The other problem with bowling, is that you have to pay per game.

This means that every frame is very important, you can’t try anything new, or different, because if it doesn’t work, you screw up that whole frame, you lose the game, and to defend your honor and defeat your friend, you have to pay for another game.

You can’t make mistakes, you can’t try anything different, you can’t spin around in a circle 15 times and try to bowl, or roll the ball backwards between your legs, you can’t really do anything fun or creative with it, because it might not work.

So you follow the handbook, you pick your ball as though you’re trying to avoid salmonella at the salad bar, you line up your shot just perfectly, and follow through just like they told you to.

Then when you do it right, when you do it all perfectly as the book instructs, you get to be as good as the best bowler, but never better, because the score only goes so high.

Thankfully, Bowling is dead.

The world is not like bowling anymore.

The cost to ‘try’ has reached virtually zero, we now have unlimited bowling.

You already have the internet, so trying is basically free, other than your time which if you turn off the TV you’ll find you actually have quite a bit of.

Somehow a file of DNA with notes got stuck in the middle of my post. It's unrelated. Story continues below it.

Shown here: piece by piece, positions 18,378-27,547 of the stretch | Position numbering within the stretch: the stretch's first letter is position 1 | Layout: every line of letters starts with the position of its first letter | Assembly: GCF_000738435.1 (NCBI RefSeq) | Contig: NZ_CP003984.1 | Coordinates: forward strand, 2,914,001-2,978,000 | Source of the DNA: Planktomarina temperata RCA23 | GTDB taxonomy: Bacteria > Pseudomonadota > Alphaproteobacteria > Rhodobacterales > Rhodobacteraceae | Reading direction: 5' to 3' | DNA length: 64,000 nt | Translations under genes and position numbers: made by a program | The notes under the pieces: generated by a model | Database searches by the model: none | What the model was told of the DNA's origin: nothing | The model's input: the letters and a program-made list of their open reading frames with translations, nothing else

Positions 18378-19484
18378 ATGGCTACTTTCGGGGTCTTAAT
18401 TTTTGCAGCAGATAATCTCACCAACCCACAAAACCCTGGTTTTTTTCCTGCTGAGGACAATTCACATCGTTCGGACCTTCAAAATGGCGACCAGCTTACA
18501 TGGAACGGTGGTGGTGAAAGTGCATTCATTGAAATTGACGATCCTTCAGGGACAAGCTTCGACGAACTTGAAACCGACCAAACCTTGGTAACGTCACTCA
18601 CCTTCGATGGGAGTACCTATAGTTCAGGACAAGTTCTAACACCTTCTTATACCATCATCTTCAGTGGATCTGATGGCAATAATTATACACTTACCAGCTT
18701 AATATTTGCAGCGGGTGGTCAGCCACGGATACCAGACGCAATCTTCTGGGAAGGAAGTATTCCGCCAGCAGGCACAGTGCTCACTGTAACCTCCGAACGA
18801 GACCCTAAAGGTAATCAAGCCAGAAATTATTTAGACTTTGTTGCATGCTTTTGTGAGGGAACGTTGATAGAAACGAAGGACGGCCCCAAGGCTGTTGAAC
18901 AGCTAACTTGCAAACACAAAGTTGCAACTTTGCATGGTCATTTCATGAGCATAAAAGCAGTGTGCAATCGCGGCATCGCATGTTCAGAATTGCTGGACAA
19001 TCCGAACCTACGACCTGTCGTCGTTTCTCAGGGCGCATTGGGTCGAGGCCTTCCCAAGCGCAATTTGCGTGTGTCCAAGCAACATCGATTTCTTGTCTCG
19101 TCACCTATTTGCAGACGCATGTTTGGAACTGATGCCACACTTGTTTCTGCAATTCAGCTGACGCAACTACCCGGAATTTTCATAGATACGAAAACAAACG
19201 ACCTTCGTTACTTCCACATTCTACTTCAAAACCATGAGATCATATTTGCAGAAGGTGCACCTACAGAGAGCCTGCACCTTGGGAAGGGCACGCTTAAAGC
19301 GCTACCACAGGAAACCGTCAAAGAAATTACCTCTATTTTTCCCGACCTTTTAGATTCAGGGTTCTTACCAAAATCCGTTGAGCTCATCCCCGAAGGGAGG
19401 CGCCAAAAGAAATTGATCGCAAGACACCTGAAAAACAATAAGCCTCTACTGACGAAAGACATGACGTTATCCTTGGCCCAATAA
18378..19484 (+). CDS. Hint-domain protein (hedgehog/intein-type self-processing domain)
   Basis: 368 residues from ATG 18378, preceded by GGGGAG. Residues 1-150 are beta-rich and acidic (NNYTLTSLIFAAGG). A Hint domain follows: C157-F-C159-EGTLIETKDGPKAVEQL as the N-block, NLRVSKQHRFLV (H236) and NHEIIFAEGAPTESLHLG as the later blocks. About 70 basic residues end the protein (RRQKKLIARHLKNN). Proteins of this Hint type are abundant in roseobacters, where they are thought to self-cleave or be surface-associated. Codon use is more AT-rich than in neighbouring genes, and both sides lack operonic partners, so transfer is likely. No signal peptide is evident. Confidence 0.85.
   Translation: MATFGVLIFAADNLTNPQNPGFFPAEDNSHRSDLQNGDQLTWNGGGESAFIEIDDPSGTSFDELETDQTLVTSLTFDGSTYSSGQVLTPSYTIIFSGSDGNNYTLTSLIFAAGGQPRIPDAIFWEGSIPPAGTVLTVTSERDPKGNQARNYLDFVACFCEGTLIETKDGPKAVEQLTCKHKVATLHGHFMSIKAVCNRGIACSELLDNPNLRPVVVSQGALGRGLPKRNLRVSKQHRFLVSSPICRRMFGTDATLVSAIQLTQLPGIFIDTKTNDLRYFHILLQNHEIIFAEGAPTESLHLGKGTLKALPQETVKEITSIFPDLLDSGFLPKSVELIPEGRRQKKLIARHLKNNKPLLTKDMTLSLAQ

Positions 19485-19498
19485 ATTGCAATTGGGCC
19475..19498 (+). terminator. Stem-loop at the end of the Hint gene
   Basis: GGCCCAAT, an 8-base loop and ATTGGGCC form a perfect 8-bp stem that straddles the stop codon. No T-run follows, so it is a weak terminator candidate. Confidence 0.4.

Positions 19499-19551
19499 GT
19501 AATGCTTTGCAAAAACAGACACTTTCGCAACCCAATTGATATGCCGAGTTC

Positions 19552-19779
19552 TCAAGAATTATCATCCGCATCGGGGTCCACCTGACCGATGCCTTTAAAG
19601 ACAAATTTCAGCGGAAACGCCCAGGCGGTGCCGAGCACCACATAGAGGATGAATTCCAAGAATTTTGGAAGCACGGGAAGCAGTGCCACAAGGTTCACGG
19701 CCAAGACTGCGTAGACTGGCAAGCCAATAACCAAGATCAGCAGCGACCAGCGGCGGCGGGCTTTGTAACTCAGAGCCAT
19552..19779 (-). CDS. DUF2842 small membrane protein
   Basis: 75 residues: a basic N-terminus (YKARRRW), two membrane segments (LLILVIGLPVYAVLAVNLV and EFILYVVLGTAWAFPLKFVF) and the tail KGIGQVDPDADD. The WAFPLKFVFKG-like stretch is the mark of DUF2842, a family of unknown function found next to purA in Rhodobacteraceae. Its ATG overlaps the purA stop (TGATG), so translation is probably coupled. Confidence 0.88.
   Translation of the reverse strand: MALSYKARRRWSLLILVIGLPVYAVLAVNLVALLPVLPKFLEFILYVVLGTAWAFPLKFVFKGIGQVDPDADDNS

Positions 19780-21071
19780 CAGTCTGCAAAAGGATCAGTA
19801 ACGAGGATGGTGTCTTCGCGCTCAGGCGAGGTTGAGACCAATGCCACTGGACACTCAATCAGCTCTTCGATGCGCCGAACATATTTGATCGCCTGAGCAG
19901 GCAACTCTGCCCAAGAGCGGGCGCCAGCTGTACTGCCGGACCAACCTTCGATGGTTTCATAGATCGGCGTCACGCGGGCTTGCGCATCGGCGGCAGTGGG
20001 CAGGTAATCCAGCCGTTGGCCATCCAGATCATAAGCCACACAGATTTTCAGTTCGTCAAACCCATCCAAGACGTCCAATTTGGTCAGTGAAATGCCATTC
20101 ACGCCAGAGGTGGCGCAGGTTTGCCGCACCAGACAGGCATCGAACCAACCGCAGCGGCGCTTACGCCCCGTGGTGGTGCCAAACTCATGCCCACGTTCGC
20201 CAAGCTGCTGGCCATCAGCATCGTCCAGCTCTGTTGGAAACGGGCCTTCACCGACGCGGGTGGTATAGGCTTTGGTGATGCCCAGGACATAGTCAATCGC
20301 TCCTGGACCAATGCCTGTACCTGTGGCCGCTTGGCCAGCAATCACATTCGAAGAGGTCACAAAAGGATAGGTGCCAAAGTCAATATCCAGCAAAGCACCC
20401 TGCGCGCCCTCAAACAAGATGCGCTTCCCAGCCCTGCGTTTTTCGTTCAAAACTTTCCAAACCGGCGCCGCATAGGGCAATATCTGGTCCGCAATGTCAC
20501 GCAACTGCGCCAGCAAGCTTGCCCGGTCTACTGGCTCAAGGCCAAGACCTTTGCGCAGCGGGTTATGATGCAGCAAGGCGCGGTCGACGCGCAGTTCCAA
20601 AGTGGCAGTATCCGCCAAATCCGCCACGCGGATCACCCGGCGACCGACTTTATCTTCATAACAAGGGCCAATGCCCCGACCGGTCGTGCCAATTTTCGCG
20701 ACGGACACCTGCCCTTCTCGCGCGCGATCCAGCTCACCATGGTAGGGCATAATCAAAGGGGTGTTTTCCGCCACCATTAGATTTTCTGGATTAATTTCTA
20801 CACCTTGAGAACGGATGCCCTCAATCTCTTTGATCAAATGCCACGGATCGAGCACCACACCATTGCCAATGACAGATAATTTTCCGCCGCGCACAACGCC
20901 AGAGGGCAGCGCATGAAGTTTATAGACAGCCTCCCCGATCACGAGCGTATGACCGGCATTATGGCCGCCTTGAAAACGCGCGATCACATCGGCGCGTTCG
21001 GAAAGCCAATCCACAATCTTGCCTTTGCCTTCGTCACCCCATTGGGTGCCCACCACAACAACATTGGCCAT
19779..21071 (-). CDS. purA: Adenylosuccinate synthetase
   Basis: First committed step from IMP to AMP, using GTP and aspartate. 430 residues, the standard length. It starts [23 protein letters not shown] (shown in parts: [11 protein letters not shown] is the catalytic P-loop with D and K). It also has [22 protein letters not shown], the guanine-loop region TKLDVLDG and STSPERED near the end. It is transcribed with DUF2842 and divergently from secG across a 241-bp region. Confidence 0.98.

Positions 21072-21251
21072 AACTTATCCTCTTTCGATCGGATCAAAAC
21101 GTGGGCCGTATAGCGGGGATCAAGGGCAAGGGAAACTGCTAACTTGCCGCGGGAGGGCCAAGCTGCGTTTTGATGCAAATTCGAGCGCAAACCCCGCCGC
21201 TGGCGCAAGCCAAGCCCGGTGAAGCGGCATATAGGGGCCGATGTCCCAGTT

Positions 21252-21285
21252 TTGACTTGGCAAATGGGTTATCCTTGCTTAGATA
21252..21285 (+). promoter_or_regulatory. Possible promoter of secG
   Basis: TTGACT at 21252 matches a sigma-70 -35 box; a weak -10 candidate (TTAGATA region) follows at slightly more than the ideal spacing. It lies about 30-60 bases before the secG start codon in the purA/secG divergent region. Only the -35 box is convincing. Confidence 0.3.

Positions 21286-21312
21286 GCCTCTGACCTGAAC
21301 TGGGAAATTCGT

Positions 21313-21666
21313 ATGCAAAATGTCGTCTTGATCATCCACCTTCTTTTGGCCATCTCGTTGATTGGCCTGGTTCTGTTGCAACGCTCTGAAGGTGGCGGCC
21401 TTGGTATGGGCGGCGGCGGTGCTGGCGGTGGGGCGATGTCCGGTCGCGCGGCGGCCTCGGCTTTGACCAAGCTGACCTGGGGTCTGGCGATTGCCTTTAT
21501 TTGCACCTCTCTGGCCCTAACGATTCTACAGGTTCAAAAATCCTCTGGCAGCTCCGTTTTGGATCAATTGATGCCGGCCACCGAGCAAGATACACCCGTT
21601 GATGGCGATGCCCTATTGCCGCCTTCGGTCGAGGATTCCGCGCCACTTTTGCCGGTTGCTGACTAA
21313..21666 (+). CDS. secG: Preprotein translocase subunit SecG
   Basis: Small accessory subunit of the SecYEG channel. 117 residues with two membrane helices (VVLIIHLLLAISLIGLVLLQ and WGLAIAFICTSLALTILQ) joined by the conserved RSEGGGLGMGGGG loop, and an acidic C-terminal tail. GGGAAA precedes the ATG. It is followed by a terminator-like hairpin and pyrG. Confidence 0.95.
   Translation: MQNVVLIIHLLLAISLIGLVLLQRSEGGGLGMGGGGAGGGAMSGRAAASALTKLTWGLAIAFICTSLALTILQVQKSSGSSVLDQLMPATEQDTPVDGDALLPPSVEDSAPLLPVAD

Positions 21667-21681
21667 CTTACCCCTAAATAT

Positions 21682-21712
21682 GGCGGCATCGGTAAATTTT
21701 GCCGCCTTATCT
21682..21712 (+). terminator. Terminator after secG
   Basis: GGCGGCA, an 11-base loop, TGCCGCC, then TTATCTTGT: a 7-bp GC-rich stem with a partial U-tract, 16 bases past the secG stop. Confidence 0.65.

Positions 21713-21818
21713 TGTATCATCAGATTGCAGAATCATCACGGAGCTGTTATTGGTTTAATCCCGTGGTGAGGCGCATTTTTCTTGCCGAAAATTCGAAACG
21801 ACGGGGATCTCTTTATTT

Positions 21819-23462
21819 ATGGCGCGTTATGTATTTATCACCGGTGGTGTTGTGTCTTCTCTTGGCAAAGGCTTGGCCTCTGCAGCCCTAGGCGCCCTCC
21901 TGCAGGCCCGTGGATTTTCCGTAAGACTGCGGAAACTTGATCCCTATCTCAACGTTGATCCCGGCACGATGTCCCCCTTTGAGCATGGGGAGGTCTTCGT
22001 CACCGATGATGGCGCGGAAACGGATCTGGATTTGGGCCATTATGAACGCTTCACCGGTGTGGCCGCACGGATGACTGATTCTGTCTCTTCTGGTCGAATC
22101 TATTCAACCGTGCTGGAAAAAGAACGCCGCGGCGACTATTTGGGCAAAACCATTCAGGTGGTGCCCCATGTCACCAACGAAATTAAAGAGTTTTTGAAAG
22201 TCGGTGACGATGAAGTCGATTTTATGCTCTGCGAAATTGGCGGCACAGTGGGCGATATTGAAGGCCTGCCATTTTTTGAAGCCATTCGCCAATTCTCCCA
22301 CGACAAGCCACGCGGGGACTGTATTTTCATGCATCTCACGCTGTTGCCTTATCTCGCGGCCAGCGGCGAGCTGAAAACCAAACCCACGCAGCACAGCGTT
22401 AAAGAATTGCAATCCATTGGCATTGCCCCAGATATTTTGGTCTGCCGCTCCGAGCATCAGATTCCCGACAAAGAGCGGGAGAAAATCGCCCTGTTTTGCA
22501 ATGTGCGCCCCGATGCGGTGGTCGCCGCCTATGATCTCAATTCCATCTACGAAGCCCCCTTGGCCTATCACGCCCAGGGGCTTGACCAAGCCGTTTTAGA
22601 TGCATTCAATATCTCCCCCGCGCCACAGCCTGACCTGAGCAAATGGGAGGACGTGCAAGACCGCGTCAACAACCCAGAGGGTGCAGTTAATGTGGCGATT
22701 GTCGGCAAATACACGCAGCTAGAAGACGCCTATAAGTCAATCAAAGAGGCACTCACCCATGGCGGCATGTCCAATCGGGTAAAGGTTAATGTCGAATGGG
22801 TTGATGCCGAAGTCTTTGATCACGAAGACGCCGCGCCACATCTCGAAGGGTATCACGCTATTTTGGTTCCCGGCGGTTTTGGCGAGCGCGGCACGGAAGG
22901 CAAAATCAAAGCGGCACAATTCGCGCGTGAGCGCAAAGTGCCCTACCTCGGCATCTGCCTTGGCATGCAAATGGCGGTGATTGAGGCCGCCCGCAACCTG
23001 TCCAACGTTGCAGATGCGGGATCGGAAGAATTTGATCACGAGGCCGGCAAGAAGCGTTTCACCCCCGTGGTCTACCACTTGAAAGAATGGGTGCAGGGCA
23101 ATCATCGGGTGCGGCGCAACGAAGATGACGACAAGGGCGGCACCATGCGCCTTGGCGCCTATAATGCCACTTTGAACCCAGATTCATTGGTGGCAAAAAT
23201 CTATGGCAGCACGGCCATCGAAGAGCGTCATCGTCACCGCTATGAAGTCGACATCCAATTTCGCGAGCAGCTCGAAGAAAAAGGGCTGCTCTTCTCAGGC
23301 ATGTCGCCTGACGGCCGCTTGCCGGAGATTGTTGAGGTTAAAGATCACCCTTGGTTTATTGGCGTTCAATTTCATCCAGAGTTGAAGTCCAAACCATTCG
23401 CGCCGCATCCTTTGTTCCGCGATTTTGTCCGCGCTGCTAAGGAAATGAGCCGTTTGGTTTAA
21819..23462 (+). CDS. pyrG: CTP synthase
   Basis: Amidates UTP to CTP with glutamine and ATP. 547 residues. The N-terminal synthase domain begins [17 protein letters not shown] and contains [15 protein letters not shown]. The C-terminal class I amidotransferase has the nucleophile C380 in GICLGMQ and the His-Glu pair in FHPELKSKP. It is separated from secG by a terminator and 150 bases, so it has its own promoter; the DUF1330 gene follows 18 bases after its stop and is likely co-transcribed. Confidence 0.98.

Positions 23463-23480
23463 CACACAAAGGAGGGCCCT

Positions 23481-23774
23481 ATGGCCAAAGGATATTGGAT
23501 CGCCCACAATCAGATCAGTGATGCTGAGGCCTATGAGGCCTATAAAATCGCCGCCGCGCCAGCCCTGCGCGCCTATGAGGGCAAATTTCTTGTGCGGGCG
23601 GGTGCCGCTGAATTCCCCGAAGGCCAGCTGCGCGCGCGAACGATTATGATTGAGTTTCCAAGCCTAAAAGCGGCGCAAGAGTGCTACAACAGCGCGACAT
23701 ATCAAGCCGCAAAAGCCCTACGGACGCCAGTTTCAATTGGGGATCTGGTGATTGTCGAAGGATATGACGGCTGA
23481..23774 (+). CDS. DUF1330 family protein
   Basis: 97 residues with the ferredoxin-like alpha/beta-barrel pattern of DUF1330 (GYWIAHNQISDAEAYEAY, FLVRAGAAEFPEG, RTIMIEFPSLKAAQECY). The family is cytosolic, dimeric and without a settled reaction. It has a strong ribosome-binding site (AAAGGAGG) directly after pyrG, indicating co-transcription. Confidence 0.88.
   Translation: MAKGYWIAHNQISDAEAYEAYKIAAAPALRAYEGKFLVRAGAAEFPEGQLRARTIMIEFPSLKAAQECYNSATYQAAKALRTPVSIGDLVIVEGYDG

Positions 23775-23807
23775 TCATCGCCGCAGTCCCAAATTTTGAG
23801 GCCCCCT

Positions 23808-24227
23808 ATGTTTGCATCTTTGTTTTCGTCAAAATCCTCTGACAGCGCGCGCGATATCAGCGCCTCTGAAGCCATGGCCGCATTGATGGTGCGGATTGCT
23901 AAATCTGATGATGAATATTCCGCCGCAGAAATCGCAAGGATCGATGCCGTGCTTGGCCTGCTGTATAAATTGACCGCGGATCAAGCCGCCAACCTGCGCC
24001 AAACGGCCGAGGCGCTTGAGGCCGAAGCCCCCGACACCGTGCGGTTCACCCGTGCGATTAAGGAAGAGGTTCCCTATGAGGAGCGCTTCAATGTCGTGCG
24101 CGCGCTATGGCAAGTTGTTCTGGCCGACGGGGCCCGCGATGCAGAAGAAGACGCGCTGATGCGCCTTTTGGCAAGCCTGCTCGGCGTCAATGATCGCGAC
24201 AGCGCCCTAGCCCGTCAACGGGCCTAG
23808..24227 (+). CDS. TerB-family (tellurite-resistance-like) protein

You can do all those strange, silly ideas, because if you fail, that’s ok, you don’t lose anything, you get to try again.  You don’t have to pay for another game, you don’t have to feed the meter, or rent another pair of smelly shoes, you can just do it.

The great thing about this is that, with that silly throw where you roll from sitting on the floor, or use your secondary hand.  The beautiful part here is that some of these things that are not in the book, that are not part of the way your teacher showed you, may actually work, or at the very least be a heck of a lot more fun.

The other great thing about it is that now you actually CAN beat the top score. You don’t have to tie with anyone.  You don’t have to work hard following the book just to reach middle management.  You aren’t limited to selling your art just to those that come to the market, you have virtually free access to billions of people, billions of people who want to see you spin around 5 times before throwing the bowling ball, and that’s a lot more meaningful than competing in the Professional Bowlers Association annual tournament.

The world isn’t like bowling anymore. There is no longer a top score, and you don’t lose anything if you try.  Now that everything is there for you, the only thing left to do is to do.